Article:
However, Microsoft must also make sure Yammer continues to work well with products from other vendors, such as Salesforce.com and SAP, which it integrates with via custom connectors and using Yammer’s open API (application programming interface), Koplowitz said.
“Yammer already has an aggressive integration strategy with Microsoft products, and they’ll continue on with that. The concern is whether Yammer will become too focused on Microsoft integrations to the exclusion of other vendors,” Koplowitz said. “Yammer has been playing Switzerland. It shouldn’t now favor Microsoft and reduce the potential of a broader integration portfolio.”
No timetable was given for the closing of the deal, which is subject to regulatory and other approvals. News of a possible deal between Microsoft and Yammer emerged on June 14, when, citing anonymous sources, Bloomberg reported that Microsoft was in advanced talks to acquire Yammer for about $1 billion.
Yammer’s software is used by more than 5 million corporate users and in more than 85 percent of the Fortune 500 companies. It offers a basic free version of its software and three fee-based tiers. Yammer, which has raised $142 million in funding, has about 300 employees.
About 200,000 businesses use Yammer in more than 150 countries, DelBene said. One such customer is Deloitte, which rolled out Yammer to 190,000 employees, he said.
Yammer adds about 250,000 corporate end users every month, according to Sacks. Its other customers include Tyco, Ford and Nationwide Insurance.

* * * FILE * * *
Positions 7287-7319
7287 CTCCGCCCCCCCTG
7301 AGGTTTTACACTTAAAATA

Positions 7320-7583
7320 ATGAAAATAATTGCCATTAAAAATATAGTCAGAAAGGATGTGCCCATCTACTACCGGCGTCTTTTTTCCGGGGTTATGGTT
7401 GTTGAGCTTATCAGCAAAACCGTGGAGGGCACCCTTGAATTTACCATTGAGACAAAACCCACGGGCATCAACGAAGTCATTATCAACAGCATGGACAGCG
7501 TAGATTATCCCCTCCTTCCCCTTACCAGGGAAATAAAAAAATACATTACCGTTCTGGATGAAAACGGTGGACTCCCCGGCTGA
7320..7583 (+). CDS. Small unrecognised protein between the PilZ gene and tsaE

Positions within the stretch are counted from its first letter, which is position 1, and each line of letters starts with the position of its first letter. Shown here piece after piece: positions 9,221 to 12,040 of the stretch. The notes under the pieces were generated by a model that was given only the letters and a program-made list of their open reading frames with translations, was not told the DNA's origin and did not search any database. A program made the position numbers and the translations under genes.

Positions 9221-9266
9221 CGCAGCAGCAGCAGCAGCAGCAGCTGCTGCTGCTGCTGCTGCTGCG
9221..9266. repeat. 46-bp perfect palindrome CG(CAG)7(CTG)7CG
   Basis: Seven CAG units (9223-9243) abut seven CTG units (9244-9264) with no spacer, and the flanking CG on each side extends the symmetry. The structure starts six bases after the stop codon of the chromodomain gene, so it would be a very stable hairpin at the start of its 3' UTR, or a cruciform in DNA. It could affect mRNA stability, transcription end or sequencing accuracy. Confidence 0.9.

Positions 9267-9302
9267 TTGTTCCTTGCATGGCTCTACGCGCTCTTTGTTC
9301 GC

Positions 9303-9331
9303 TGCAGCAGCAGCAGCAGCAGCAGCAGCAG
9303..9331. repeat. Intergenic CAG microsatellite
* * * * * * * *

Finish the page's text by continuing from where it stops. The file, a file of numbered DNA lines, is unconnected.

The deal triggered reactions from several Yammer competitors who emailed statements to the press.
Tom Kelly, CEO of Moxie Software, said the deal “validates the critical nature of social connectivity as an enterprise capability” and argued that customers who want a “full-featured enterprise collaboration software” can get it today from his company.
Tim Young, vice president of social enterprise at VMware, said the deal validates VMware’s decision to buy Socialcast last year. “Today’s news is yet another proof point that social is becoming a critical and core component in the way that employees work,” he said.
Chris McNulty, of Quest Software’s SharePoint business, wondered when customers can expect to see Yammer fully integrated into SharePoint.
“It would take a Herculean effort to get Yammer integrated into the next SharePoint release, so as a backup option it’s likely there will be an improved integration pack at the time of release. Bottom line; the benefits and implementation timeline of SharePoint plus Yammer must be made crystal clear to SharePoint customers,” he said, adding that the wait could conceivably extend several years out.